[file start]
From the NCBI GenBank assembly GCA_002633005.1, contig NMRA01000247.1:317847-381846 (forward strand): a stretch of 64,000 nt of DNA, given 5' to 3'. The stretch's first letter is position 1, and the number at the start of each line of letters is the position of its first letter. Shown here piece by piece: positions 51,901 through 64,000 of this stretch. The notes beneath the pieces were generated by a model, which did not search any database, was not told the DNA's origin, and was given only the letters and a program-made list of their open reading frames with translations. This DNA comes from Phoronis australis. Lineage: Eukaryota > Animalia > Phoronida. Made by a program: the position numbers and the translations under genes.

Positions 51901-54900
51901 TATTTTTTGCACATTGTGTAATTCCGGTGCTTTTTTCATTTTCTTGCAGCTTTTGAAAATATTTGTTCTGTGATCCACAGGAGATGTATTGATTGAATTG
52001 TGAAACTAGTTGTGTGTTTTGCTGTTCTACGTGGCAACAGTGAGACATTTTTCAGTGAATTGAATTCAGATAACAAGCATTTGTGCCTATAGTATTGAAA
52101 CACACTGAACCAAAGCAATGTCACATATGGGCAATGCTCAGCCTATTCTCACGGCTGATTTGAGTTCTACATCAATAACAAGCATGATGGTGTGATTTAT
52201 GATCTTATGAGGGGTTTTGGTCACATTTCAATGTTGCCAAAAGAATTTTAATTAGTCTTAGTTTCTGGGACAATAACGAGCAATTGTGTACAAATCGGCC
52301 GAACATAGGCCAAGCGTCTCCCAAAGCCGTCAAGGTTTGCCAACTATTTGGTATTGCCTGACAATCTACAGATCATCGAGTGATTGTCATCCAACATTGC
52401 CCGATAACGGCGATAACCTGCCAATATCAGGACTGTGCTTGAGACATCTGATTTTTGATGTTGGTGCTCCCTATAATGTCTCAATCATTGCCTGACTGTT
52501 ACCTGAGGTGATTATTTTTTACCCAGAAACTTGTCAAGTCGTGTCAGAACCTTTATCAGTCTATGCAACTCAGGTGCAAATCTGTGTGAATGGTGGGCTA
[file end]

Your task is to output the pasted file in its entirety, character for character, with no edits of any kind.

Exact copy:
From the NCBI GenBank assembly GCA_002633005.1, contig NMRA01000247.1:317847-381846 (forward strand): a stretch of 64,000 nt of DNA, given 5' to 3'. The stretch's first letter is position 1, and the number at the start of each line of letters is the position of its first letter. Shown here piece by piece: positions 51,901 through 64,000 of this stretch. The notes beneath the pieces were generated by a model, which did not search any database, was not told the DNA's origin, and was given only the letters and a program-made list of their open reading frames with translations. This DNA comes from Phoronis australis. Lineage: Eukaryota > Animalia > Phoronida. Made by a program: the position numbers and the translations under genes.

Positions 51901-54900
51901 TATTTTTTGCACATTGTGTAATTCCGGTGCTTTTTTCATTTTCTTGCAGCTTTTGAAAATATTTGTTCTGTGATCCACAGGAGATGTATTGATTGAATTG
52001 TGAAACTAGTTGTGTGTTTTGCTGTTCTACGTGGCAACAGTGAGACATTTTTCAGTGAATTGAATTCAGATAACAAGCATTTGTGCCTATAGTATTGAAA
52101 CACACTGAACCAAAGCAATGTCACATATGGGCAATGCTCAGCCTATTCTCACGGCTGATTTGAGTTCTACATCAATAACAAGCATGATGGTGTGATTTAT
52201 GATCTTATGAGGGGTTTTGGTCACATTTCAATGTTGCCAAAAGAATTTTAATTAGTCTTAGTTTCTGGGACAATAACGAGCAATTGTGTACAAATCGGCC
52301 GAACATAGGCCAAGCGTCTCCCAAAGCCGTCAAGGTTTGCCAACTATTTGGTATTGCCTGACAATCTACAGATCATCGAGTGATTGTCATCCAACATTGC
52401 CCGATAACGGCGATAACCTGCCAATATCAGGACTGTGCTTGAGACATCTGATTTTTGATGTTGGTGCTCCCTATAATGTCTCAATCATTGCCTGACTGTT
52501 ACCTGAGGTGATTATTTTTTACCCAGAAACTTGTCAAGTCGTGTCAGAACCTTTATCAGTCTATGCAACTCAGGTGCAAATCTGTGTGAATGGTGGGCTA